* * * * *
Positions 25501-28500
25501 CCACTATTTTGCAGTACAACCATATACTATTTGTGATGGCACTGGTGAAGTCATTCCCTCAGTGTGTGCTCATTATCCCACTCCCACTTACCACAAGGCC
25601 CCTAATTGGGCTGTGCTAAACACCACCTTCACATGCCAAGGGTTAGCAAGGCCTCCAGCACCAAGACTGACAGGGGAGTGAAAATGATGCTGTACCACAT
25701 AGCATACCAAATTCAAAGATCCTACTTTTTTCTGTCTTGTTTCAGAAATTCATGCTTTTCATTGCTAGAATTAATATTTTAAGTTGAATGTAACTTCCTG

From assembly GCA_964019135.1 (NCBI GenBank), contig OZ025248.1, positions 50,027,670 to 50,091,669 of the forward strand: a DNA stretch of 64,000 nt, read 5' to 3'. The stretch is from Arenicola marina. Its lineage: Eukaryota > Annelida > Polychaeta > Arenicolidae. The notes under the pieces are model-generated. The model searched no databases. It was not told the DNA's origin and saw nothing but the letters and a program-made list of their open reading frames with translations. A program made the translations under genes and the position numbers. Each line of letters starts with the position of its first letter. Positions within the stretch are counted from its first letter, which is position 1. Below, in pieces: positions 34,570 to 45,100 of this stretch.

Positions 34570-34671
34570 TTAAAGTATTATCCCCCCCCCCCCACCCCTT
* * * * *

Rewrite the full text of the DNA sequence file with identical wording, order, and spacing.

Positions 25501-28500
25501 CCACTATTTTGCAGTACAACCATATACTATTTGTGATGGCACTGGTGAAGTCATTCCCTCAGTGTGTGCTCATTATCCCACTCCCACTTACCACAAGGCC
25601 CCTAATTGGGCTGTGCTAAACACCACCTTCACATGCCAAGGGTTAGCAAGGCCTCCAGCACCAAGACTGACAGGGGAGTGAAAATGATGCTGTACCACAT
25701 AGCATACCAAATTCAAAGATCCTACTTTTTTCTGTCTTGTTTCAGAAATTCATGCTTTTCATTGCTAGAATTAATATTTTAAGTTGAATGTAACTTCCTG

From assembly GCA_964019135.1 (NCBI GenBank), contig OZ025248.1, positions 50,027,670 to 50,091,669 of the forward strand: a DNA stretch of 64,000 nt, read 5' to 3'. The stretch is from Arenicola marina. Its lineage: Eukaryota > Annelida > Polychaeta > Arenicolidae. The notes under the pieces are model-generated. The model searched no databases. It was not told the DNA's origin and saw nothing but the letters and a program-made list of their open reading frames with translations. A program made the translations under genes and the position numbers. Each line of letters starts with the position of its first letter. Positions within the stretch are counted from its first letter, which is position 1. Below, in pieces: positions 34,570 to 45,100 of this stretch.

Positions 34570-34671
34570 TTAAAGTATTATCCCCCCCCCCCCACCCCTT